Niro 1.1 Pro Three-Piece Surround System

You know movies sound more thrilling in surround sound than in plain stereo. Unfortunately, you lack the space, inclination, or décor - perhaps in a bedroom, dorm room, or weekend retreat - to accommodate all of the speakers and gear for a home theater system, or even a seven-piece home-theater-in-a-box (HTiB) system. The Niro 1.1 Pro takes the HTiB approach to a new level of simplification and condensation. It's a three-piece system consisting of a DVD player/receiver, one speaker cabinet, and a subwoofer, all of it styled with understated elegance.

DIMENSIONS (WxHxD) player/receiver, 17 x 2 x 13 1/4 inches; speaker, 19 x 4 1/4 x 8 inches; subwoofer, 11 3/4 x 13 x 11 3/4 inches WEIGHT player/receiver, 9 1/4 pounds; speaker, 9 1/2 pounds; subwoofer, 14 1/4 pounds INPUTS/OUTPUTS 2 stereo audio inputs; composite-, component-, and S-video outputs, all with stereo audio PRICE $799 MANUFACTURER Nirotek America,, 310-533-6000

The Niro 1.1 Pro is not the first home theater system to banish surround speakers, but it's one of the first to dispense with the left and right front speakers, too. It was created by Niro Nakamichi, the legendary Japanese engineer who helped make the audio cassette a viable medium for music. His Niroson Cinema 1.1 processing allows five drivers in a single, relatively compact speaker enclosure to create virtual L/R front and surround speakers. You place the cabinet atop or just below your TV screen, while the small subwoofer can go just about anywhere. (I put it against the wall a couple of feet to the right of my TV.)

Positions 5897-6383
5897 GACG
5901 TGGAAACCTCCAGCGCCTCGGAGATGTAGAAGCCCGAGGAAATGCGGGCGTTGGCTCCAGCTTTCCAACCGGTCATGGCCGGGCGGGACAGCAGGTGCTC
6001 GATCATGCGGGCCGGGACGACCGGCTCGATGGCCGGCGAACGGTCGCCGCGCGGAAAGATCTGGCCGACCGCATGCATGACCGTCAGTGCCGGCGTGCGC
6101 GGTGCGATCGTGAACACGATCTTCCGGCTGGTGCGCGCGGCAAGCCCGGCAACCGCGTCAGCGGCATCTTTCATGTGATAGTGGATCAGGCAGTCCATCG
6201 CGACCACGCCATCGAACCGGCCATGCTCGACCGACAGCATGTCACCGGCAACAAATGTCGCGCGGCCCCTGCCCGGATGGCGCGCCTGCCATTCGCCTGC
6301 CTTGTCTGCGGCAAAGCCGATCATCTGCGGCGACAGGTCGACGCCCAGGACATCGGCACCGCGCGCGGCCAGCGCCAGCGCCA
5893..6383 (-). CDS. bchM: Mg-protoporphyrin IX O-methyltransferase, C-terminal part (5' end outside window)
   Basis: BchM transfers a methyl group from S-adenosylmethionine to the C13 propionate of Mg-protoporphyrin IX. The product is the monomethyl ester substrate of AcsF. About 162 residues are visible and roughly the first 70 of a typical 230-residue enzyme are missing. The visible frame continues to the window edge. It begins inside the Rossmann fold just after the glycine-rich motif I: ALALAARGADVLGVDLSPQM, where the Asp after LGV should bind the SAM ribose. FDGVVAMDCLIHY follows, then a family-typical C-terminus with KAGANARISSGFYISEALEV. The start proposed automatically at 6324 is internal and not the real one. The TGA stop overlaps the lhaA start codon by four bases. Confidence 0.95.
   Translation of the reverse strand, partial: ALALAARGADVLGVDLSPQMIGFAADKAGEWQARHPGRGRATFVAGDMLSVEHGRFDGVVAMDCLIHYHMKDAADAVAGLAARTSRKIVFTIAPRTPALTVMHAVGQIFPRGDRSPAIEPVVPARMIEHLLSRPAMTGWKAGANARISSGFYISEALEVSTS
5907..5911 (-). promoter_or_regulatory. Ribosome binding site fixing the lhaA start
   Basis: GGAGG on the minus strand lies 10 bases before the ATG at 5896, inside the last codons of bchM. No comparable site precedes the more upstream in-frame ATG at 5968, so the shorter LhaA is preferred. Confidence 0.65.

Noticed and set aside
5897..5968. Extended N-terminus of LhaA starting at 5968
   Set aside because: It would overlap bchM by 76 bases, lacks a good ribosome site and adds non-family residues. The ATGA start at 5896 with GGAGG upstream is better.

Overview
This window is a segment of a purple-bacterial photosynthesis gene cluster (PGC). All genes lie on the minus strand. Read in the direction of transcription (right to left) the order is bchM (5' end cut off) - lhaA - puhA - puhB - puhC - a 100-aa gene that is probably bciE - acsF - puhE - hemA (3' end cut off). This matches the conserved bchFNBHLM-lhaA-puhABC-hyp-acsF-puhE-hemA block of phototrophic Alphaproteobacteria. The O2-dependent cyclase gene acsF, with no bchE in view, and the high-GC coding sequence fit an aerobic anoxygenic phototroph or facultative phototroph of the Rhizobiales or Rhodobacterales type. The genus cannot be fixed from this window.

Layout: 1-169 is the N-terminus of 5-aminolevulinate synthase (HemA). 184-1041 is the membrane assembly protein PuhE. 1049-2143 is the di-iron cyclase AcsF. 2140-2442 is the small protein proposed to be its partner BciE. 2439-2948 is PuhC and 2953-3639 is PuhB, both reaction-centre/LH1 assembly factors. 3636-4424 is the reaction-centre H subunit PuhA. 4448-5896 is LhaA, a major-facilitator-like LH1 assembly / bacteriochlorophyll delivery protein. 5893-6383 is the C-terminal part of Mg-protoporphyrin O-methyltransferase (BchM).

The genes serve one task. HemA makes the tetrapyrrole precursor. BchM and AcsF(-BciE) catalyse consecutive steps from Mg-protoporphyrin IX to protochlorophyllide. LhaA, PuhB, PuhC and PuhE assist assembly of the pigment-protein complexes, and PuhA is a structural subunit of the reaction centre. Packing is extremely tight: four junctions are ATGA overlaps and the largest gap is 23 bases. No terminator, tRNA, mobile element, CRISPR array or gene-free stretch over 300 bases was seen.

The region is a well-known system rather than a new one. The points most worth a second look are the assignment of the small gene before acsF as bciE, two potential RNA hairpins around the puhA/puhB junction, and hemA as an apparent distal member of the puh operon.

Niro provides a pictorial setup guide, which is all you'll need. Two ribbon cables are attached to the speaker cabinet. A 15-foot cable goes to the DVD player/receiver, and a 12-foot cable goes to the sub - both have proprietary plugs that can be inserted only one way. The DVD/receiver is blessedly simple and uncluttered. Connect one of the three types of video output to your TV, attach the AM and FM radio antennas, and you're good to go.

Of course, you do have to contend with the 51-key nonuniversal remote control. I used that to delve into the setup menus to select the video output flavor and screen format. But since the 1.1 Pro is a single-enclosure design, there are no speaker "size" or distance-compensation settings, and you don't need to make individual channel-level adjustments. You can go from opening the box to reading the FBI warning on a DVD in less time than it takes to pop a bowl of popcorn.